As most of us know by now, stress is a part of modern life. While there’s no way to avoid it completely, if it gets so bad that it affects your health, that’s a problem. Taking steps that will help you cope with it better will reduce the impact it has on your health and well-being.
The Stress Response and the Various Stages of Stress
Austria native Hans Hugo Bruno Selye was one of the most influential endocrinologists, renowned for his research on the effects of stress on the human body. In 1935, he developed the first theory about stress referred to as the “the general adaptation syndrome.” It states that stress is “a nonspecific response of the body to any demand made upon it,” and that the response can be broken up into three stages: alarm, resistance and exhaustion (as seen in the graphic below).
While this stress response is generally seen as beneficial, in today’s fast paced world with prolonged stress, it’s easy to end up in the exhaustion phase, suffering negative health consequences because of it.
The Negative Effects of Chronic Stress on Health
There are many negative effects that chronic stress can have on health. It’s been linked to:
- High blood pressure and heart disease
- Depressed immune system function
- Fatigue, anxiety and depression
- Irritable bowel syndrome and other digestive issues.
Coping with Stress, the Basics: Sleep, Physical Activity, Mindfulness
The good news if you’re dealing with a lot of stress is that everyone has the ability to cope with it for a period of time. Your best option is to take steps to consciously manage it, reducing the negative effects.
Just some of the things you can do include the following.
Aim to get 7 to 8 hours of sleep each night. When you don’t get enough sleep, levels of the “stress hormone” cortisol start to rise, just one of the reasons it’s important to make sleep a priority. If you struggle to get seven to eight hours of sleep a night, make an effort to change that. You can create an environment more conducive to rest by shutting your laptop, tablet and/or phone off an hour before bedtime, as well as making sure all lights are shut off, including those tiny red or blue ones. If noise is a problem, wear ear plugs. Taking a warm bath, doing gentle stretches and/or deep breathing just before bedtime can help too.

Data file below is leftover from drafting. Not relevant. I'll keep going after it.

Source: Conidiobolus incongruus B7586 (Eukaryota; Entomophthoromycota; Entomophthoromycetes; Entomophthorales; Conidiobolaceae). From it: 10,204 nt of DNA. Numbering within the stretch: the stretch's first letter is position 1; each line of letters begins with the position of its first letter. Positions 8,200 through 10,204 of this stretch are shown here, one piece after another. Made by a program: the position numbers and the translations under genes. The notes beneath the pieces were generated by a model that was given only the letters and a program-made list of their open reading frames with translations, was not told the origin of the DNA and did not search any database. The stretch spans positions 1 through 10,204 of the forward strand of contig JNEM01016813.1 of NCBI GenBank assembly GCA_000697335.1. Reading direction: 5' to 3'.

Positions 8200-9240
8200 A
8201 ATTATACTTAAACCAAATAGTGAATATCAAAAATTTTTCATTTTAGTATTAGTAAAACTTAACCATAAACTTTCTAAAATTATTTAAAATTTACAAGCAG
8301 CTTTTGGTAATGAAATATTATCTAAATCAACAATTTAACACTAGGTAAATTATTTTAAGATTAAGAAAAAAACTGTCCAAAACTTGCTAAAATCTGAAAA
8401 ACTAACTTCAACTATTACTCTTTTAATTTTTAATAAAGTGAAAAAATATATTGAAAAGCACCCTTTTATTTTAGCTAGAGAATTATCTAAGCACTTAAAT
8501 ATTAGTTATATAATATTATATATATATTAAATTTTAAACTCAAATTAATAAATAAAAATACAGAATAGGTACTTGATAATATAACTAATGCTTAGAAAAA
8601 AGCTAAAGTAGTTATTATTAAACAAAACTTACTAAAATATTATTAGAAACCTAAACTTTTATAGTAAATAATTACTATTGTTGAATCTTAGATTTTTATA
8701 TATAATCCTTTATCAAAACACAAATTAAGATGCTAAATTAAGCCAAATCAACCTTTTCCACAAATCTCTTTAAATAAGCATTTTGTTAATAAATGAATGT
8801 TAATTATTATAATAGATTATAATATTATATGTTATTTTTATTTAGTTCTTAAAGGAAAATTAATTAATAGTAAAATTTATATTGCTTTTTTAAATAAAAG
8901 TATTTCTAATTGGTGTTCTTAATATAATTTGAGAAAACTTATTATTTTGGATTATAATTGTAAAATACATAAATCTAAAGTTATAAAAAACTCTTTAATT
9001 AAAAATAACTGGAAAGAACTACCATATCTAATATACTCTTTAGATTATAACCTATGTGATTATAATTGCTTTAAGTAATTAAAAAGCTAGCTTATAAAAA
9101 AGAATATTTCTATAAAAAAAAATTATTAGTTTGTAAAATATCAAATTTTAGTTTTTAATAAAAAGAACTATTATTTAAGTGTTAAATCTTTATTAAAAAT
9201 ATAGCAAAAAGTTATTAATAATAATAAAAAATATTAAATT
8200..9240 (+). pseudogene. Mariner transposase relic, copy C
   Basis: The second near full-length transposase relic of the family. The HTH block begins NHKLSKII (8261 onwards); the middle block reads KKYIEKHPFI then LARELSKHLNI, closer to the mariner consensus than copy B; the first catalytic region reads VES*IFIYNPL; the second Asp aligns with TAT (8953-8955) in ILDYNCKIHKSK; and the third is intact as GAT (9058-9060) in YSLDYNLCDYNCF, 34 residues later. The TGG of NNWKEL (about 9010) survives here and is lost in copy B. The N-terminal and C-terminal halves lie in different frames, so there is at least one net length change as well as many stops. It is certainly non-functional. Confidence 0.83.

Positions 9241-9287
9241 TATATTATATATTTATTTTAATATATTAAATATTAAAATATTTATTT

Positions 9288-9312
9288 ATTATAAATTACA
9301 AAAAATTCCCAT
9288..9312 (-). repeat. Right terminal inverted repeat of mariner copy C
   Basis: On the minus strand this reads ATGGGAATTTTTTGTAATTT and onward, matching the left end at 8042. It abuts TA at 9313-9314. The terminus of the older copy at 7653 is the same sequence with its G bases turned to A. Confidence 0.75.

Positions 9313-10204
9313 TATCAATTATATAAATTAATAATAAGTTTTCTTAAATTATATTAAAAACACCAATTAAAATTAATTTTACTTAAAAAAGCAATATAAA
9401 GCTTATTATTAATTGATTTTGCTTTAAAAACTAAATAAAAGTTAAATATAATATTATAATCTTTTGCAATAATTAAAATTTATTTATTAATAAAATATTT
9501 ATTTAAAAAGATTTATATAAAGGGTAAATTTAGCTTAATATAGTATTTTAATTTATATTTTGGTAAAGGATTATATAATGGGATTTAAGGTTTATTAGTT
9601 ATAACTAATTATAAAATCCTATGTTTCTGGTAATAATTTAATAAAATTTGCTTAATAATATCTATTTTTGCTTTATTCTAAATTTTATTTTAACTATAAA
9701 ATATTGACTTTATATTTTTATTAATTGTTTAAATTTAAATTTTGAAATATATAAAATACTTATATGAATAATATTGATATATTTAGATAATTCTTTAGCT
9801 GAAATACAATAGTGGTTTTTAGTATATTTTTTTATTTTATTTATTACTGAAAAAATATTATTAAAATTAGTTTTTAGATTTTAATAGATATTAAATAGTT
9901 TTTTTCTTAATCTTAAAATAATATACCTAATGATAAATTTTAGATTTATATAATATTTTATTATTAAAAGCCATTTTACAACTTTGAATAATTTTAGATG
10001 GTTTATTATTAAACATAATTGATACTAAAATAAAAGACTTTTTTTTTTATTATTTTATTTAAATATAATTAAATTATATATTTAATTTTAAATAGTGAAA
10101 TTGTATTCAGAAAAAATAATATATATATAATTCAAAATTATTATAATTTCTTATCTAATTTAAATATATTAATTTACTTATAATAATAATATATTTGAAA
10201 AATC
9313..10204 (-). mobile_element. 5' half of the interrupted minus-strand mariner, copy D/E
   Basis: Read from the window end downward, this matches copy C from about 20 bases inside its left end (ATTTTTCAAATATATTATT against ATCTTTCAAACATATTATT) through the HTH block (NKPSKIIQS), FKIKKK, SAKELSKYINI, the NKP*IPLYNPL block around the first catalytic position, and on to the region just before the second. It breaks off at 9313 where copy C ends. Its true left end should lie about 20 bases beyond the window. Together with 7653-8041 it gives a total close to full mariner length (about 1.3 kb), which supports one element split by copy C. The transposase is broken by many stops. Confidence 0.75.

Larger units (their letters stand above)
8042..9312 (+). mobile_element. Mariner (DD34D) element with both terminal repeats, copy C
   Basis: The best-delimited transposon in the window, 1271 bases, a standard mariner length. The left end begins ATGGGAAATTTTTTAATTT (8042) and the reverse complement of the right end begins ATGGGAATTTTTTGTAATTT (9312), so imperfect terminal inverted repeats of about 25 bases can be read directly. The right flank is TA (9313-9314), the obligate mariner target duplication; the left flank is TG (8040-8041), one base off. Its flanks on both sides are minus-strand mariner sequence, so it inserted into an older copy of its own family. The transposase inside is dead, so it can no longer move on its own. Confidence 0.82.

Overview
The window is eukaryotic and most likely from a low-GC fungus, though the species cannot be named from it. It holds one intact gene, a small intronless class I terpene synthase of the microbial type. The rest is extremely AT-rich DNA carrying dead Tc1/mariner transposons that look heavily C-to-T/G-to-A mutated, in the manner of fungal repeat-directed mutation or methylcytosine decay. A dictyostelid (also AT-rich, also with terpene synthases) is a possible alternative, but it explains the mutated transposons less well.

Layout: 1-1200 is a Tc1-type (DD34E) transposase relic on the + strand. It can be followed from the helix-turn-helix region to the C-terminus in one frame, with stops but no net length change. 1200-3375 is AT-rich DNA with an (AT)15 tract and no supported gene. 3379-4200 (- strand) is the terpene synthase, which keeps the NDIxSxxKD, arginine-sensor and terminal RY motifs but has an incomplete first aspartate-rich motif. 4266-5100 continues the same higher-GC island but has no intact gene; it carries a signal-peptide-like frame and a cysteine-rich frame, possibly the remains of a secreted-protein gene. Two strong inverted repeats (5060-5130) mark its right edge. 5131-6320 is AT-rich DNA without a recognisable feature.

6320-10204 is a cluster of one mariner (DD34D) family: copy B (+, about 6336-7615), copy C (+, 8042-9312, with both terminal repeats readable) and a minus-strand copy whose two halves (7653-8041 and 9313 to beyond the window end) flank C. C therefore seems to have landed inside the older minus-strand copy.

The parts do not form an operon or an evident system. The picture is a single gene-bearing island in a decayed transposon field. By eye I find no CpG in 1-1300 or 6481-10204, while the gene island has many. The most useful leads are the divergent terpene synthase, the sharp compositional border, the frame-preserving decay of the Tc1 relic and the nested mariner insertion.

Regular exercise. Exercise should also be a priority. If the thought of working out for long periods stresses you out or causes you to skip it altogether, consider doing it in shorter periods. Experts advise getting at least 30 minutes of physical activity in each day, but it can be done in smaller increments such as 10 minutes at a time.
Practice Mindfulness and Deep Breathing Techniques. Being mindful means focusing on the current moment, what’s happening now, rather than what might happen tomorrow or what happened yesterday, or last year. Concentrating on the now by practicing deep breathing has been scientifically proven to provide immediate stress relief. Try inhaling deeply for a slow count of five, holding your breath for another count of five and then slowly exhaling for five. Simply breathing and becoming more aware of your breath can go a long way in promoting a better mood.